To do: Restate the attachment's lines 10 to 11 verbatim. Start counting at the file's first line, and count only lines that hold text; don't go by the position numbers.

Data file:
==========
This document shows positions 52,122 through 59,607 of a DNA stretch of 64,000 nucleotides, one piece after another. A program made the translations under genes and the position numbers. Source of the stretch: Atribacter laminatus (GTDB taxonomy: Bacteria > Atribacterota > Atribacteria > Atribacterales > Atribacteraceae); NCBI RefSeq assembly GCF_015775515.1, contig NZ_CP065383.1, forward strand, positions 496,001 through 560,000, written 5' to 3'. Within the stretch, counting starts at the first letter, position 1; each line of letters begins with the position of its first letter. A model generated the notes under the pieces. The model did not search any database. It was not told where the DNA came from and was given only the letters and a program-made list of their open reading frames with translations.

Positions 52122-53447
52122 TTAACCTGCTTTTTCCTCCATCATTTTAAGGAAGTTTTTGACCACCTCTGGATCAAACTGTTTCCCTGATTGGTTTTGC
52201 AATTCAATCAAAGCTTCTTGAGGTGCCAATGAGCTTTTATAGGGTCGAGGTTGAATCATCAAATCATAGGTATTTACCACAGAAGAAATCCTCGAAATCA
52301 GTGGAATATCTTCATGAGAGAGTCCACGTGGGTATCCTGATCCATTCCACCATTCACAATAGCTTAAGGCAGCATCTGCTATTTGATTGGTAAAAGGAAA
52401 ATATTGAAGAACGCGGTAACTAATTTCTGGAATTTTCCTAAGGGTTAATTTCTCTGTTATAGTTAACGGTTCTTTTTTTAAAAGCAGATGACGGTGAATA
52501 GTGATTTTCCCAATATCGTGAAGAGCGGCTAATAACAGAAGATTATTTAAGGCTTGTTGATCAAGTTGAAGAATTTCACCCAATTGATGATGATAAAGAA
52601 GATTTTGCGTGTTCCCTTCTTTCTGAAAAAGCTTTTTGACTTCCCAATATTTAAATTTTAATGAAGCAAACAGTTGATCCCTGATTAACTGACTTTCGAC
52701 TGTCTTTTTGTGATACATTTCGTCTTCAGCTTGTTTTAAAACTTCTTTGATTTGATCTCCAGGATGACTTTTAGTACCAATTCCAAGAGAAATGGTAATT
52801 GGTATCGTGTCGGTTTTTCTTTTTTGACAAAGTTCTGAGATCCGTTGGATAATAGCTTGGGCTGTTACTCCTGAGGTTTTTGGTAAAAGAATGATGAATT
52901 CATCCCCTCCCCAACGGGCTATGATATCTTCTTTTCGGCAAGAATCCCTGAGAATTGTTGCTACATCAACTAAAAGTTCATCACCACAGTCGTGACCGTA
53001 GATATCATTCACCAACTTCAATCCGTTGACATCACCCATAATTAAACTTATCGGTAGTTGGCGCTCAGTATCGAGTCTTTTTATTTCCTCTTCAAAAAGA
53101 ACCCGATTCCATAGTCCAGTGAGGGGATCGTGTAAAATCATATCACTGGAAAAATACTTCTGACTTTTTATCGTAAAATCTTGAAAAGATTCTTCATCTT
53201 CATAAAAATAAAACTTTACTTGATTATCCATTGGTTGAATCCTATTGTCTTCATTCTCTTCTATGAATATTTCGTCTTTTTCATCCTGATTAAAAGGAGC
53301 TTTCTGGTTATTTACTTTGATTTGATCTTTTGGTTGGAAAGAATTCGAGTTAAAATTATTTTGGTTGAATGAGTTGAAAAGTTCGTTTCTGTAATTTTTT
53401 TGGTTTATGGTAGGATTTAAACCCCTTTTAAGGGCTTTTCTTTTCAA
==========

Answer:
52801 GGTATCGTGTCGGTTTTTCTTTTTTGACAAAGTTCTGAGATCCGTTGGATAATAGCTTGGGCTGTTACTCCTGAGGTTTTTGGTAAAAGAATGATGAATT
52901 CATCCCCTCCCCAACGGGCTATGATATCTTCTTTTCGGCAAGAATCCCTGAGAATTGTTGCTACATCAACTAAAAGTTCATCACCACAGTCGTGACCGTA